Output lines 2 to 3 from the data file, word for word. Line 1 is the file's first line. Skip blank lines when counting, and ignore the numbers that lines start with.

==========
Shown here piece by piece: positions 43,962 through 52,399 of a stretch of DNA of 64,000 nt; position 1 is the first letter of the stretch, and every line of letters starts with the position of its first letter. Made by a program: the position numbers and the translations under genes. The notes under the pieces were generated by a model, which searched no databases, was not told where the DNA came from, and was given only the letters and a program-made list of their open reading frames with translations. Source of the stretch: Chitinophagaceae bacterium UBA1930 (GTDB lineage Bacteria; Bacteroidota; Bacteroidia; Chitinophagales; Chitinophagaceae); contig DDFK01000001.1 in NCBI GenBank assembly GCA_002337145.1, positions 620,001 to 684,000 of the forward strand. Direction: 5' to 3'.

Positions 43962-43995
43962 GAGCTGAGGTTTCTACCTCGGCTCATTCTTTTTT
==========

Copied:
Positions 43962-43995
43962 GAGCTGAGGTTTCTACCTCGGCTCATTCTTTTTT